Some more details on Mike Daisey's fabrications - http://www.marketplace.org/topics/life/i…
Posted by James McDaniel http://facebook.com/JamesMcDanielPhotos on March 16, 2012 at 1:38 PM · Report this
25
I think it's a cop-out for him to claim when pressed that he should be assumed to be taking dramatic license because he does work in a theatrical setting. His pieces become *much* less compelling if they're taken as fictionalized, and would get a lot less coverage.

He seems to want the benefit of the publicity he gets when his monologues are taken as fact-based but to be able to play the "I'm not a reporter!" card when it suits him.
Posted by g on March 16, 2012 at 1:28 PM · Report this
24
@20: In fact, what he specifically told Glass in the TAL piece when confronted with their fact check was that he couldn't speak to any studies done on the subject. He could "only speak to what I saw." Pretty much puts to the lie to his bullshit, "I'm an artist, not a journalist" excuse.
Posted by LimeLemminkäinen on March 16, 2012 at 1:27 PM · Report this
23
@10: What really fucking pisses me off about the Daisey statement you quote, is that nowhere in the program--on TAL or on stage--does he say that some of his experiences are fabricated. I can understand embellishments in autobiographical art, but flat-out lies are inexcusable. His argument is basically the Limbaugh excuse: "I'm just an entertainer! You're not supposed to take everything I says seriously!" Well, excuse me, but personal monologue is a very specific kind of performance, one where the audience takes for granted that what the performer/writer is describing is basically true. If it's not, there's a little fucking piece of paper called a "program" where you can easily write something to the effect of, "Not all of the experiences described in the performance are true. Some are based on stories that I heard from others. Specific examples include etc., etc." Artistically speaking, and to put it at its mildest, Mike Daisey has shown himself to be incredibly irresponsible.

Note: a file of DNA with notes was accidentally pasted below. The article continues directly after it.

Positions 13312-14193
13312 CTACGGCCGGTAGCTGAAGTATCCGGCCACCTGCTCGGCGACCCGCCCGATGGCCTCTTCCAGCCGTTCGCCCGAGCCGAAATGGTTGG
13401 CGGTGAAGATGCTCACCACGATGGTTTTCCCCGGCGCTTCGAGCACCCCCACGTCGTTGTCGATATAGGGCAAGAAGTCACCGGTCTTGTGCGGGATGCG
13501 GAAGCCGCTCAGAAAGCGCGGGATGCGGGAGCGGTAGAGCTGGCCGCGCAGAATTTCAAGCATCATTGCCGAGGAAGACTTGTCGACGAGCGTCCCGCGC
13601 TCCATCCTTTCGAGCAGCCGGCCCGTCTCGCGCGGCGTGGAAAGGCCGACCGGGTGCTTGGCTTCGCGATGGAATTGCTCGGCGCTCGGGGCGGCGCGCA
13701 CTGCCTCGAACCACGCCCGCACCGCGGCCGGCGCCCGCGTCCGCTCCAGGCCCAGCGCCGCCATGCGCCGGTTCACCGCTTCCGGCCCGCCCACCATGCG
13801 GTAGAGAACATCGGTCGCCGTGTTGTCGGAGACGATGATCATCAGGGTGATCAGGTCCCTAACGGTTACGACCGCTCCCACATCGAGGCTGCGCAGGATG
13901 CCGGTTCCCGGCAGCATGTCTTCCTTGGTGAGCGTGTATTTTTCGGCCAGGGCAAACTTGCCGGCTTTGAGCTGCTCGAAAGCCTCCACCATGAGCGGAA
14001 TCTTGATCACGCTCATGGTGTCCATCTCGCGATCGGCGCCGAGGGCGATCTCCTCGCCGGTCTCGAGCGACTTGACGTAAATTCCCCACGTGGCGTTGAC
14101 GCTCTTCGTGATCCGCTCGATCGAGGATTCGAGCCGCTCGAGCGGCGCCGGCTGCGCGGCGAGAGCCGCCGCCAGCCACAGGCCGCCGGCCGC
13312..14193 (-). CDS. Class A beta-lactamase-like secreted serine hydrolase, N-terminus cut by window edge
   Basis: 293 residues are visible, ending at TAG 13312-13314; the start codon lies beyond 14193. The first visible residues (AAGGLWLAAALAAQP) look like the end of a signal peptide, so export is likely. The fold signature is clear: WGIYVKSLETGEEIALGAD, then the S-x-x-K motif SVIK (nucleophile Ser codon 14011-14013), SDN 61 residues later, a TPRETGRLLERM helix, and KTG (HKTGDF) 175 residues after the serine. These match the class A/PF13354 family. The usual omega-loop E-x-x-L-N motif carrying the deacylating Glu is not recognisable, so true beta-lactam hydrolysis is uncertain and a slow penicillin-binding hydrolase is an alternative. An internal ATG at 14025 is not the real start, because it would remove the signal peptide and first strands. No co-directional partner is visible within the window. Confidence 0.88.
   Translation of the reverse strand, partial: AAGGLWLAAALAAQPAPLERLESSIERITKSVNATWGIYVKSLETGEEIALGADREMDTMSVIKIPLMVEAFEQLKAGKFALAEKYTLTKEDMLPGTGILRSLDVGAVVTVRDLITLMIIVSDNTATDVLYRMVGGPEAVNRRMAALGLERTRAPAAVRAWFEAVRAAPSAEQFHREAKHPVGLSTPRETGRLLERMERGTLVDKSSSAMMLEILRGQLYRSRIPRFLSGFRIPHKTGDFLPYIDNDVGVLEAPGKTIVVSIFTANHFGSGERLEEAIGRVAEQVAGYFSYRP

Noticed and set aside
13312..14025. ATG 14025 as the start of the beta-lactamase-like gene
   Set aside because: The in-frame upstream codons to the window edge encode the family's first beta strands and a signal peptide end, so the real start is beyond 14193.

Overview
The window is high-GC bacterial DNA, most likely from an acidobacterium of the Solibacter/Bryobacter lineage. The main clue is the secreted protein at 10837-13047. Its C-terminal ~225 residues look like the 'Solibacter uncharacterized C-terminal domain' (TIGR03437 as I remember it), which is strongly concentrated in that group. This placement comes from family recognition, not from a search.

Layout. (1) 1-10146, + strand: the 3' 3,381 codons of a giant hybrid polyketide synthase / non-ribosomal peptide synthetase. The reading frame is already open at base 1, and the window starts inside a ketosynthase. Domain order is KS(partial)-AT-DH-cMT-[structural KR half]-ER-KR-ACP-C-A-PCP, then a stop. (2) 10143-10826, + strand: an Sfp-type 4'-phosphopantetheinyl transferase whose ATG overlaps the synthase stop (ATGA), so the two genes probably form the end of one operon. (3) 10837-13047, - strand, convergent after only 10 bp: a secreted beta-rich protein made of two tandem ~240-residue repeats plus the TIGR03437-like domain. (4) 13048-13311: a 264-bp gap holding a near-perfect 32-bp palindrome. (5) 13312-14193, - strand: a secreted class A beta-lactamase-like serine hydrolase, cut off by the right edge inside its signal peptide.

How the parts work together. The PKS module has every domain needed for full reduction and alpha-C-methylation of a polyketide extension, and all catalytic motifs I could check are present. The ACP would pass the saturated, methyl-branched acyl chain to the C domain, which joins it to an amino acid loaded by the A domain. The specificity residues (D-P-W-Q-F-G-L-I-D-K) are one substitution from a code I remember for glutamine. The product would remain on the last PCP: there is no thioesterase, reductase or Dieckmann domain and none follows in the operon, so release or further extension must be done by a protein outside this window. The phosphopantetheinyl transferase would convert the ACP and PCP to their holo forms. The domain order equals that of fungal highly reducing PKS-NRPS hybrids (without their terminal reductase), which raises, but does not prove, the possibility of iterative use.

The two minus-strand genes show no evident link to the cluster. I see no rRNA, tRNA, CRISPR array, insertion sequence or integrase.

Posted by LimeLemminkäinen on March 16, 2012 at 1:21 PM · Report this
Mullin 22
I will remind all my fellow show people, and all people who enjoy shows, that all of the great plays, and many of the not as great, like THE NEW NEW NEWS: A LIVING NEWPAPER, have statements embedded in the work, dramatic "watermarks" if you will, that explicitly acknowledge that they are fabrications.

Daisey used no such "watermark". He only copped to fabrication after he got caught. He's now going to try to hide behind our artist aprons, since the world of journalism has sent him packing. It's up to each of our consciences whether to let him. I'll respect whatever anyone concludes, so long as they really think it through.
Posted by Mullin http://www.paulmullin.org on March 16, 2012 at 1:17 PM · Report this
21
Daisy's monologues are presented as being truthful by virtue of them being spoken by Mike Daisey and being conveyed as things that he experienced and researched. I don't think it's at all reasonable to expect people to assume that large parts of them are fabricated just because they're dramatically presented. If he needs to add drama, he should add it centered around his reactions to what he found or in the way in which it is presented, not in the specific details of the sections which are presented as, basically, fact-based first-person reporting.

If it's about "Mike Daisey" traveling to China to learn about the conditions behind his beloved Apple products and then discovering disturbing things, what's the point if he makes a bunch of it up? A guy sitting at a table speaking as himself in first-person about current or historical subjects that are real should be speaking about them in truthful terms, unless the point of the monologue is deception or it somehow feeds into the central point (like "F for Fake").
Posted by g on March 16, 2012 at 1:15 PM · Report this
Anthony Hecht 20